On average, 2 people die in automobile crashes on East Main Road every year. That's the worst statistic for any state road. Bad segments of Metacom Ave, RI-44, US-1, and Warwick Ave don't come close. A cyclist should never have to feel safer taking to sidewalks with bad sight lines and crossing driveways. Motoring causes almost all the death surrounding you: cardiovascular disease, cancer, crashes (40,000/year fatal), and wars over oil. Outrageous.

    Door zones can be eliminated by closing streets to motor traffic, eliminating parking, or pairing bikeways with sidewalks inside parking area. Bike lanes are only necessary when there aren't decently wide shoulders. Good urban planning doesn't neglect but invites cyclists and pedestrians. Newport was unplanned, steamrolled by automotive and corporate interests. For a supposed World class attraction, treats visitors horribly. Even Providence has made more of an attempt to comply than Newport, and since has seen a tremendous increase in both bicycling and tourism (Waterfire). Well that and $4/gallon of gas.

    Matt: My door was open and phone awaited calls for a decade (1999 – 2009). I kept a list of where state violates law and where changes were necessary, looked over plans (i.e., Apponaug), pinpointed deficiencies, raised an alarm at every meeting attended, spoke to mayors, and voiced objections. I've actually biked on every single road in RI (repeatedly) and most of nearby CT and MA. By way of example, still attend meetings by bike, last night in fact, only to return alone in rain (but not on dark, littered bike path, where, after the hurricane, I marked all root upturns in paint). There's a 2000 page list of my other acts of proactive activism since I wrote 2 books of 1500 pages published for free. After all these selfless acts I'm dismissed as some loud crank by crooked officials and quiet mouse by slumberers who are just awaking to these new realizations. About the only thing that Bill is correct is that people are lazy obese lumps, suckers for booze, ciggies and convenience, uncaring for next guy's choice or contributions.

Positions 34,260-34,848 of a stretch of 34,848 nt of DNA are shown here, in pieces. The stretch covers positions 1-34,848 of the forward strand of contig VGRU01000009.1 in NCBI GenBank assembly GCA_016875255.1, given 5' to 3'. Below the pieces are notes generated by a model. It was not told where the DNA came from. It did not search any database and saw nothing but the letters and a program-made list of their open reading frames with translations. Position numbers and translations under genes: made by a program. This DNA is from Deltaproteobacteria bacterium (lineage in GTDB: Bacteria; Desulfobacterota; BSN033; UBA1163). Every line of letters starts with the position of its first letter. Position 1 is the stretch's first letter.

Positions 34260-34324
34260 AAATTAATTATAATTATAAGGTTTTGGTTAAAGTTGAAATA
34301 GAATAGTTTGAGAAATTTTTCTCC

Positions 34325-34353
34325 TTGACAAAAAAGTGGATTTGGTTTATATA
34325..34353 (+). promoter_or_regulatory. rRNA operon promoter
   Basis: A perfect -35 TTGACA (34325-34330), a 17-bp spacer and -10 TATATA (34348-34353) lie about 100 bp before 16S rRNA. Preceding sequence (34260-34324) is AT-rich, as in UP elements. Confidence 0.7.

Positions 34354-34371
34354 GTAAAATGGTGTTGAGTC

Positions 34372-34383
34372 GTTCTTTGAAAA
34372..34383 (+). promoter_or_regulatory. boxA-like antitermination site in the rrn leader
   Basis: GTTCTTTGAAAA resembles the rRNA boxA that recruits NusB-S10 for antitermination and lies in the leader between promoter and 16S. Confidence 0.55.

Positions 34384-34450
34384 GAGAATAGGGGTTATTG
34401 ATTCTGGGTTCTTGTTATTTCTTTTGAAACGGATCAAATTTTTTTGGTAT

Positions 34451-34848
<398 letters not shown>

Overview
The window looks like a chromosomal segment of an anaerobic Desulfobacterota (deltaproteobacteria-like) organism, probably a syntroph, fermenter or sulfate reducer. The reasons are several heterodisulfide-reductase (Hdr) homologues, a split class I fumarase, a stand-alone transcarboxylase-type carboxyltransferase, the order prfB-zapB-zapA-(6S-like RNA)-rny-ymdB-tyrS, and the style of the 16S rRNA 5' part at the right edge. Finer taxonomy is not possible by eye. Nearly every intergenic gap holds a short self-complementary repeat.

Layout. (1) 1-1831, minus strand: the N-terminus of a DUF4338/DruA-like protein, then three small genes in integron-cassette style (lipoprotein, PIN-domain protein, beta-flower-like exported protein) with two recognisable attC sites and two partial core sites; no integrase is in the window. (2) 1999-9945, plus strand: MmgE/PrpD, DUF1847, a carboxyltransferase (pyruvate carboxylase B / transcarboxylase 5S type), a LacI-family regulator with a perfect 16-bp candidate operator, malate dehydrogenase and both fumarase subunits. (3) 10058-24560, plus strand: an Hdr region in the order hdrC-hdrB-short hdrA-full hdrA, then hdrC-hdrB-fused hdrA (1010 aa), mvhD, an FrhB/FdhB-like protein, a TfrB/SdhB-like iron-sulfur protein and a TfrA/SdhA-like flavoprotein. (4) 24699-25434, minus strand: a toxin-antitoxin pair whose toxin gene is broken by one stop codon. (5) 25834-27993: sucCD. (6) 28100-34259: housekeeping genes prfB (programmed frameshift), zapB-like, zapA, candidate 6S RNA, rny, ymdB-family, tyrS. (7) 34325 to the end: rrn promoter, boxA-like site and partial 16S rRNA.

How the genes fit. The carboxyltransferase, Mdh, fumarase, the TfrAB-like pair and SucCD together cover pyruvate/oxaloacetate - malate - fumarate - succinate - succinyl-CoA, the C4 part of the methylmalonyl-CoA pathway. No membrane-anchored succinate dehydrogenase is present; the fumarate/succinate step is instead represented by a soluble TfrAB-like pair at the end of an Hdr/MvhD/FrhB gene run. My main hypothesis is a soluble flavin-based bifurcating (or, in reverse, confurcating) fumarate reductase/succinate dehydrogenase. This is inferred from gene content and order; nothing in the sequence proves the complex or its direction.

• Bill Lewis
    Oct 4, 2011 at 3:42 pm

    I usually ignore you because you are so strident over things that are impossible to change like the width of a 372 year old street.

    Let me get this right,Newport was laid out by corporate and automotive interests in 1639? Hell I'll give you until 1899. Nope what you said is still stupid. Sorry whoever you are but Newport developed as a walking city 372 years ago, the streets are narrow because they were laid out by men on foot walking with carts and wagons.